Monday, 1 February 2016
Writer: Stephen Brooks
Producers: Boaz Davidson, Danny Lerner, David Varod
Cast: Stephanie Niznik, Greg Cromer, Daniel Quinn, Richard Moll
Year of release: 2001
Reviewed from: VHS screener
This has no discernible connection with Spiders. On the other hand, unlike the first film, the story is roughly the one on the publicity fliers.
Our protagonists are Alex and Jason Paulsen (Stephanie Niznik: Star Trek: Insurrection; and Greg Cromer), a young couple whose yacht is wrecked mid-Pacific in a storm but who are rescued by a passing cargo boat, among whose crew are the slimy Captain Bigelow (Daniel Quinn: Scanner Cop I and II) and the sinister Dr Grbac (cult favourite Richard Moll, from House, Metalstorm: The Destruction of Jared-Syn and other memorable pictures).
Jason discovers that the radio isn’t broken, as the Captain claims, that the containers on deck are empty, that the ship is sailing in circles - and that there are dead people on meathooks in the freezer. Alex puts this down to hallucinations brought on by the constant antibiotic injections administered by Dr Grbac.
Spiders II (released in the USA as Spiders II: Breeding Ground) is an ambitious film which uses its limited budget well, especially with regards to depicting the mid-Pacific, given that the whole thing was shot in landlocked Bulgaria! The CGI spider effects by Scott Coulter, Chris Manabe and others are very good - more so than the puppet spiders - and the monsters are sensibly restricted to glimpses and partially hidden shots until the all-out arachnofest finale. Apart from a few crewmen, there are really only four characters, all of whom are well-acted, though Moll’s doctor is rather stereotypical (he even has an Igor-like assistant!). South African director Sam Firstenberg (Cyborg Cop I and II, whose second unit work on Crocodile got him this gig) keeps the pace going and builds tension, even though - apart from a pre-credits teaser - we don’t actually see any spiders until more than halfway through.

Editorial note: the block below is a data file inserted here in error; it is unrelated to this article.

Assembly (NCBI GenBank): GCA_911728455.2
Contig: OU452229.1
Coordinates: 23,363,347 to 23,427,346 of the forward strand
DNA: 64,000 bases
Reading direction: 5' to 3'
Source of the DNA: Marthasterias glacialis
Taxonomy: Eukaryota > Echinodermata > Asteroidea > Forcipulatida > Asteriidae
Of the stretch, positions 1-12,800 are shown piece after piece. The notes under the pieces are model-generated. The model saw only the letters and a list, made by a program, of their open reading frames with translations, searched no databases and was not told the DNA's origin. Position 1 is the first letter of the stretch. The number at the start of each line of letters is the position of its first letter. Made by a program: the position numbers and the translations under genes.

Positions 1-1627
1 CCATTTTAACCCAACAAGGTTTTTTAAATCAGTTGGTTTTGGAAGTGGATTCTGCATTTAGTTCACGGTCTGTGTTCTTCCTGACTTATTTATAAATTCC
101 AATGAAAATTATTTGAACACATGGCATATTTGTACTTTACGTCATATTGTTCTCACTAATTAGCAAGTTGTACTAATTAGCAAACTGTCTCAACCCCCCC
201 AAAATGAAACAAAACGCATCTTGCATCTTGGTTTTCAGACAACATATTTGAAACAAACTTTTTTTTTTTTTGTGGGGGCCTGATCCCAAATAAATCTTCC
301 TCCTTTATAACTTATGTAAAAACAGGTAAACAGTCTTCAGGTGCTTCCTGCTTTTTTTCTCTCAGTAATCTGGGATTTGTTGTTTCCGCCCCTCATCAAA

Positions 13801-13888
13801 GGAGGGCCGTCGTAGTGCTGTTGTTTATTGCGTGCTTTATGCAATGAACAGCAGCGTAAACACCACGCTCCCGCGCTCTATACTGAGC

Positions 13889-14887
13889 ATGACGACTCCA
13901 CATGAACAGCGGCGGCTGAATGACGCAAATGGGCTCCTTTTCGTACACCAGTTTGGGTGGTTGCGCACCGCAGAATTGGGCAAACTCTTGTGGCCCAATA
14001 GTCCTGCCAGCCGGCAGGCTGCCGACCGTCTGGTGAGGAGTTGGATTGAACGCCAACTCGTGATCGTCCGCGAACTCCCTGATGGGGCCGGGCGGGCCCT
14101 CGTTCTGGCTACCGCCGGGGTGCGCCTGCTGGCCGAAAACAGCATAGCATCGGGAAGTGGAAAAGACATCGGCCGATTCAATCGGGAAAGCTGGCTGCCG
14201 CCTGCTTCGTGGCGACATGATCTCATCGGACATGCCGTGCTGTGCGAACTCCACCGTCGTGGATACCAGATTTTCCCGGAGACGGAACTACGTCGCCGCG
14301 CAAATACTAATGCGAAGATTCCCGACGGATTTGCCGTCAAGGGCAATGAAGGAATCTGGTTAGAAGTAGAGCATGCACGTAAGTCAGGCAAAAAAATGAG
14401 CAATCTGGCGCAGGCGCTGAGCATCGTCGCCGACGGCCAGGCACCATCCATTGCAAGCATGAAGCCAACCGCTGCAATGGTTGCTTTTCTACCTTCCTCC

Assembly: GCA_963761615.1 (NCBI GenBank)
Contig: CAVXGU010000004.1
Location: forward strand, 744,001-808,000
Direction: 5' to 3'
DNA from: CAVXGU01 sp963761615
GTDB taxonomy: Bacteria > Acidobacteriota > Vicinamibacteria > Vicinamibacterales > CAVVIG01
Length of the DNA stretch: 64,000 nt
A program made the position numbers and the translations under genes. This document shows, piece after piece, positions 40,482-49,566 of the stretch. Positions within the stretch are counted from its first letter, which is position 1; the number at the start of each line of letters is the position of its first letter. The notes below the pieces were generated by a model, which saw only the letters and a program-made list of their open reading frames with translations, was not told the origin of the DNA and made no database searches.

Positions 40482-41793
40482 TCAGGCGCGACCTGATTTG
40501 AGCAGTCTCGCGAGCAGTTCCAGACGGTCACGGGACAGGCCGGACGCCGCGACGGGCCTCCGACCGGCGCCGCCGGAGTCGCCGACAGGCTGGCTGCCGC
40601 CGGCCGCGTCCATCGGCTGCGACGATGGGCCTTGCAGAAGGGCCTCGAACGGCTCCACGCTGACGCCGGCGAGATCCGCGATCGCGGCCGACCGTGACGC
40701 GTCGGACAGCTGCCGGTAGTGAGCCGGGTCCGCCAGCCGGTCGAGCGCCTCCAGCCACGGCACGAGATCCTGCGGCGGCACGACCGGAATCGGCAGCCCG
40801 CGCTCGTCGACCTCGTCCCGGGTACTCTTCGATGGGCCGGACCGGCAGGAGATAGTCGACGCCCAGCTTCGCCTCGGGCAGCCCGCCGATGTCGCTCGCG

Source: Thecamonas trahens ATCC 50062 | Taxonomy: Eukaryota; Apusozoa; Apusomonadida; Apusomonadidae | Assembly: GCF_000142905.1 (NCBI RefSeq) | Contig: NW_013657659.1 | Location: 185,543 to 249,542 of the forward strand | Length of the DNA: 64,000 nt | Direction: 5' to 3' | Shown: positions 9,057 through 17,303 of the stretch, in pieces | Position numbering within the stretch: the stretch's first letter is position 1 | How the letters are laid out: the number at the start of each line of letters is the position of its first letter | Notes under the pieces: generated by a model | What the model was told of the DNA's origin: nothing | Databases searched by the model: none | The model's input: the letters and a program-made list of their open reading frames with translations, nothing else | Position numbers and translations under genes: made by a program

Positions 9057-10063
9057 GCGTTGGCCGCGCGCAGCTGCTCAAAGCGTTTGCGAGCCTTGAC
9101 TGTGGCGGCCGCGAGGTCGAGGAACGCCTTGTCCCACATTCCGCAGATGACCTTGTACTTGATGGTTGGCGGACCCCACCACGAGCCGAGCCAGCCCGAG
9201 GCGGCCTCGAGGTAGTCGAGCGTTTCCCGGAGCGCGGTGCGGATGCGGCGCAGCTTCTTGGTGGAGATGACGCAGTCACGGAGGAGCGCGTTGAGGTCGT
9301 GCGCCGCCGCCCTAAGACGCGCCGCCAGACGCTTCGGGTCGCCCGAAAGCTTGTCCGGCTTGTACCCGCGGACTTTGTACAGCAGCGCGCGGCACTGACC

Octopus), Dimiter Kuzov (a tugboat captain in Octopus 2) and Gerald Henderson, whose scenes in King Cobra were deleted - which many would consider a lucky escape. Special effects supervisor Willie Botha also worked on both Octopus films and cinematographer Peter Belcher lit the second one.
A fun romp this one, with some thrills, some shocks and plenty of eight-legged horrors.
MJS rating: B
Review originally posted 22nd May 2005.